State of Louisiana Response dated 6-5-2018:

Your public record request e-mail, dated June 1, 2018, was received by the Division of Administration on June 1, 2018. Upon review, your e-mail does not present a public records request as described in Louisiana R.S. 44:1(A)(2). As such, we are unable to provide a response.

>>>> NOTES <<<<<
Web page was removed and replaced with a redirect to the main page. The state did not acknowledge the report.

FAQ No. 5    

Date: 1-4-2019 Updated: 1-4-2019 Subject:

Freedom of Information Request dated 6-18-2018.

Copy of the OCD-DRU policy regarding NFIP (National Flood Insurance Program) ICC (Increased Cost of Compliance) funds with respect to the calculation of duplication of benefits (DOB).

>> State of Louisiana Response 6-22-2018 <<

See attached manual and/or view at this link:Attached Homeowners Manual version 3.1 and download link

pages 51 to 52 of the document pertain to NFIP (building and ICC) and DOB calculation.

FAQ No. 6    

Date: 1-4-2019 Updated: 1-4-2019 Subject:

Freedom of Information Request: 6-26-2018, Copy of the "Declined SBA Award Policy".

This document is referenced in
1. "Draft ReLa Program Management Policies (Attachment VII) Page 31 of 189"
2. "Homeowners Manual version 3.1 page 52 under SBA Verification"

>>> Response State of Louisiana <<<

Date: 6-28-2018

The "Declined SBA Award Policy" is found on page 52 of the manual you refer to in your email below. This is the current policy:

"Applicants who have applied for an SBA loan but have a record of declining the loan or have not executed the SBA loan may be considered for RLHP funding, but awards will be adjusted to account for any SBA DOB. If a low to moderate income (LMI) household has declined an SBA loan, a hardship will be presumed and the SBA loan will not be considered a duplication of benefit. SBA loan declination is defined as an applicant having never executed the SBA loan documents."

When the "verification" paragraph states: RHLP Declined SBA Award Policy – it is referring to the paragraph above it in the manual (see snip image below).

FAQ No. 7    

Date: 1-4-2019 Updated: 1-4-2019 Subject:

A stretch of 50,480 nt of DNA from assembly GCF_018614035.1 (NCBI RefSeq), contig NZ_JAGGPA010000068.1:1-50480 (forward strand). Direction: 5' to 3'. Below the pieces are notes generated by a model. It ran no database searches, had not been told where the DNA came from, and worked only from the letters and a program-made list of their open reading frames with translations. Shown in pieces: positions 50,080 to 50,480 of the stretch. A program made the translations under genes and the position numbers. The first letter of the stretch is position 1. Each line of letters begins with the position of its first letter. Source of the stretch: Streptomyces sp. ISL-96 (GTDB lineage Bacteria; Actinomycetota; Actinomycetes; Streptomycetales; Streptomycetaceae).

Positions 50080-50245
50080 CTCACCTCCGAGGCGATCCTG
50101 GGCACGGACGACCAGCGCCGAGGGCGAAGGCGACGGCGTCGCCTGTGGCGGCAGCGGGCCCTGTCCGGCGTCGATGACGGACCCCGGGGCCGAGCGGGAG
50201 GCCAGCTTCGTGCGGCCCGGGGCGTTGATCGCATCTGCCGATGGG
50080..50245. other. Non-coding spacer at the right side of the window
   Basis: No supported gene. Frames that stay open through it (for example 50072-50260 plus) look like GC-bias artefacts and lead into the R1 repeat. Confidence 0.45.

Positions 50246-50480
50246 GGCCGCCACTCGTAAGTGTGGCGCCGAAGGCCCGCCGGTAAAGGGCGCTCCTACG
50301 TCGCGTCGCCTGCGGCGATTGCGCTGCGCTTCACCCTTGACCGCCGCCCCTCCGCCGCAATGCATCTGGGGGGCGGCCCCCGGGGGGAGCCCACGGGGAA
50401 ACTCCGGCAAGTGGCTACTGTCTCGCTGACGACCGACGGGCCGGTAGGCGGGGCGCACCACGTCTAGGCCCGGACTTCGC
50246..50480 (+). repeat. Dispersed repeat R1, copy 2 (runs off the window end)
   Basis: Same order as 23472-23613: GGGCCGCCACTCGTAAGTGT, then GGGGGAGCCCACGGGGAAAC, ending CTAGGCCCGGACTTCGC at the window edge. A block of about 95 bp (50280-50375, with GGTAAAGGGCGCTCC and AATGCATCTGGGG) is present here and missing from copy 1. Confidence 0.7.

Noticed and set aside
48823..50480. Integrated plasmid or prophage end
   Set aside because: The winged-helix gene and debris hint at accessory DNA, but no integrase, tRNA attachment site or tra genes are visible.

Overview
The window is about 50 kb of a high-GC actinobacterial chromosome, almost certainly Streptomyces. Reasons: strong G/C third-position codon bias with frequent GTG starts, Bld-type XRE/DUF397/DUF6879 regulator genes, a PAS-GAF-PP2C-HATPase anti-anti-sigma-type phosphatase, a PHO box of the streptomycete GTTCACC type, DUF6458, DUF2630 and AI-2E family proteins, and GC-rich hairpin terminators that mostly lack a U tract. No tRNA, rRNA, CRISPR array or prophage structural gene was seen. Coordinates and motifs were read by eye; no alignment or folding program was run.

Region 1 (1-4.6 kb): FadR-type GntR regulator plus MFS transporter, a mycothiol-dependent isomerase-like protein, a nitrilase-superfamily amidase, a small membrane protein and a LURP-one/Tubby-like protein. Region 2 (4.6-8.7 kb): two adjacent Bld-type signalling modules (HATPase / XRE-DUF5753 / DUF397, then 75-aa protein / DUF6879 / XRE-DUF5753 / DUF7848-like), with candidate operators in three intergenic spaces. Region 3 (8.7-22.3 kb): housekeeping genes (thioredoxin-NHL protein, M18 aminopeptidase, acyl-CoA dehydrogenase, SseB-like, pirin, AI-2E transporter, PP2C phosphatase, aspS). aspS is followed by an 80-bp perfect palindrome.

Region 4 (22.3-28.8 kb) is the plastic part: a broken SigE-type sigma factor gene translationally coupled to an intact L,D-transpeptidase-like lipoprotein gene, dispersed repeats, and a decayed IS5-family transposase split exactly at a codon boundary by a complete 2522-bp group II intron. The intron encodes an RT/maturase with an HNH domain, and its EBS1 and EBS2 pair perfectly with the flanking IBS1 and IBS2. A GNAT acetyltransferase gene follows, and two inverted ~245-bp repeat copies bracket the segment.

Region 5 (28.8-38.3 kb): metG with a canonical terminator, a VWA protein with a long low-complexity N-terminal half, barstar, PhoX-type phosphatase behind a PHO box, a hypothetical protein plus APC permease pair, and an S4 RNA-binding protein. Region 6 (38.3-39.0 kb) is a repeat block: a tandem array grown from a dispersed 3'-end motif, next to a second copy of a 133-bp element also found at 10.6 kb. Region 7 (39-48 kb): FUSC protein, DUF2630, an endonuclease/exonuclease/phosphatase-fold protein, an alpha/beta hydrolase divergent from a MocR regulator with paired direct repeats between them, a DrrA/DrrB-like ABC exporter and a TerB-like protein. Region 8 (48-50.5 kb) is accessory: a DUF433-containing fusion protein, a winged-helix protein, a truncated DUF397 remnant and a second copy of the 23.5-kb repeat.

We publish stories with the intent to help others that follow in our post disaster footprints.

Disaster victims often do not want to relive the ordeal but many that have just became victims or have been searching for answers may learn from your experiences of disasters long past. It is our goal to share with others so we all may rebuild and recover faster. Sharing experiences, post disaster experiences, from cleanup to rebuilding and all points in between. Let's document the processes each victim had to complete after the Presidential Disaster Declaration or the Emergency Declaration has been signed into action.

  • We require 600-2400 words.
    If you require additional space consider making two or more submissions which we will group together if possible.
  • Must have 2 or more pictures that have not been reduced in size or edited to change meta information.
  • Must have strong argument about issues that you have experienced.
  • You must have researched each issue, point of interest or experience declared and offer resources or sources to provide a solid foundation and weight to your experience.
  • Do not cite or copy journalists, editorials or the opinions of others. This is your experience only.
  • You allow us exclusive use of your experience article to share with all who are willing to republish your experience in it's entirety without edits or omissions.
  • We will take no longer than 10 working days to review and accept your experience article.
  • If we feel editing is needed we will return the article to you with notes.
    Our goal is to publish everyone's disaster experience.
  • Include your experience article in an email, a document attached to an email or our website form.
  • Include your disaster record number (DR), name (First,Last), street address, city, state, zip, phone, and email address.

We will use your personal information to verify your disaster experience. We will exclude your name from your article and only reference the DR number. Otherwise you must tell us you would like to release your name with your article and then clearly state what personal information you would like included in your by line.

E-mail: archive@LouisianaRecoveryAuthority.Org

FAQ No. 8    

Date: 12-30-2018 Updated: 12-30-2018 Subject: Your Story

Season 1 Ep 1

"Gross Negligence, Gross Incompetence and Willful Misconduct, Restore Louisiana Homeowners Program" the series.

Tonight's episode entitled "Gross Incompetence Elevation Costs" episode 1.

NOTE: You might find this a bit humorous, but it's actually based on documented facts of 2 groups separated by 10 years working on flood recovery projects.

Restore Louisiana Homeowners Assistance Solution 2 Reconstruction program is closing in on it's first complete home elevation and reconstruction project.

Despite being handed the full Reconstruction program policy and procedures, Solution 2 Reconstruction team is still in the beginning phases of creating Process and Procedures.